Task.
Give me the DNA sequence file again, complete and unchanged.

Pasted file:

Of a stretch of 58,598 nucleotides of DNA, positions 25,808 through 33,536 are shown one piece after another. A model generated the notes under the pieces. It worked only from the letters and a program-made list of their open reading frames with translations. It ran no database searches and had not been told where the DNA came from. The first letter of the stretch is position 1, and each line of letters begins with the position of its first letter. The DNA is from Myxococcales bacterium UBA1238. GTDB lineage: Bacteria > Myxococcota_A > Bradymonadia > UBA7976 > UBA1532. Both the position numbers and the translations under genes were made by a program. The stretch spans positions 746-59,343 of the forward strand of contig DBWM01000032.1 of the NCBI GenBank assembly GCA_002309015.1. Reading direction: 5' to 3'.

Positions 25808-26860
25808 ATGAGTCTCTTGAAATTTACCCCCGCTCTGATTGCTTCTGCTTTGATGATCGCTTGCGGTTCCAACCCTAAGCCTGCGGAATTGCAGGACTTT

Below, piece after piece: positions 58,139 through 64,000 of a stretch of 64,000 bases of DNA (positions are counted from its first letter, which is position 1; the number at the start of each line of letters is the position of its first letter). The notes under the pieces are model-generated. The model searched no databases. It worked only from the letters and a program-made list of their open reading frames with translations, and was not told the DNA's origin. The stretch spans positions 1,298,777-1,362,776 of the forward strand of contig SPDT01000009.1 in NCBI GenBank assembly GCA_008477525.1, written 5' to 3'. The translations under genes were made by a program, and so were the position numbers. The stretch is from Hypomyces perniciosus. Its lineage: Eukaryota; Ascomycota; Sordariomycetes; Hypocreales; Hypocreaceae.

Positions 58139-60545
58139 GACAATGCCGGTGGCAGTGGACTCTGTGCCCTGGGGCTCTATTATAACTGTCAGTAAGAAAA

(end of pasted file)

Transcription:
Of a stretch of 58,598 nucleotides of DNA, positions 25,808 through 33,536 are shown one piece after another. A model generated the notes under the pieces. It worked only from the letters and a program-made list of their open reading frames with translations. It ran no database searches and had not been told where the DNA came from. The first letter of the stretch is position 1, and each line of letters begins with the position of its first letter. The DNA is from Myxococcales bacterium UBA1238. GTDB lineage: Bacteria > Myxococcota_A > Bradymonadia > UBA7976 > UBA1532. Both the position numbers and the translations under genes were made by a program. The stretch spans positions 746-59,343 of the forward strand of contig DBWM01000032.1 of the NCBI GenBank assembly GCA_002309015.1. Reading direction: 5' to 3'.

Positions 25808-26860
25808 ATGAGTCTCTTGAAATTTACCCCCGCTCTGATTGCTTCTGCTTTGATGATCGCTTGCGGTTCCAACCCTAAGCCTGCGGAATTGCAGGACTTT

Below, piece after piece: positions 58,139 through 64,000 of a stretch of 64,000 bases of DNA (positions are counted from its first letter, which is position 1; the number at the start of each line of letters is the position of its first letter). The notes under the pieces are model-generated. The model searched no databases. It worked only from the letters and a program-made list of their open reading frames with translations, and was not told the DNA's origin. The stretch spans positions 1,298,777-1,362,776 of the forward strand of contig SPDT01000009.1 in NCBI GenBank assembly GCA_008477525.1, written 5' to 3'. The translations under genes were made by a program, and so were the position numbers. The stretch is from Hypomyces perniciosus. Its lineage: Eukaryota; Ascomycota; Sordariomycetes; Hypocreales; Hypocreaceae.

Positions 58139-60545
58139 GACAATGCCGGTGGCAGTGGACTCTGTGCCCTGGGGCTCTATTATAACTGTCAGTAAGAAAA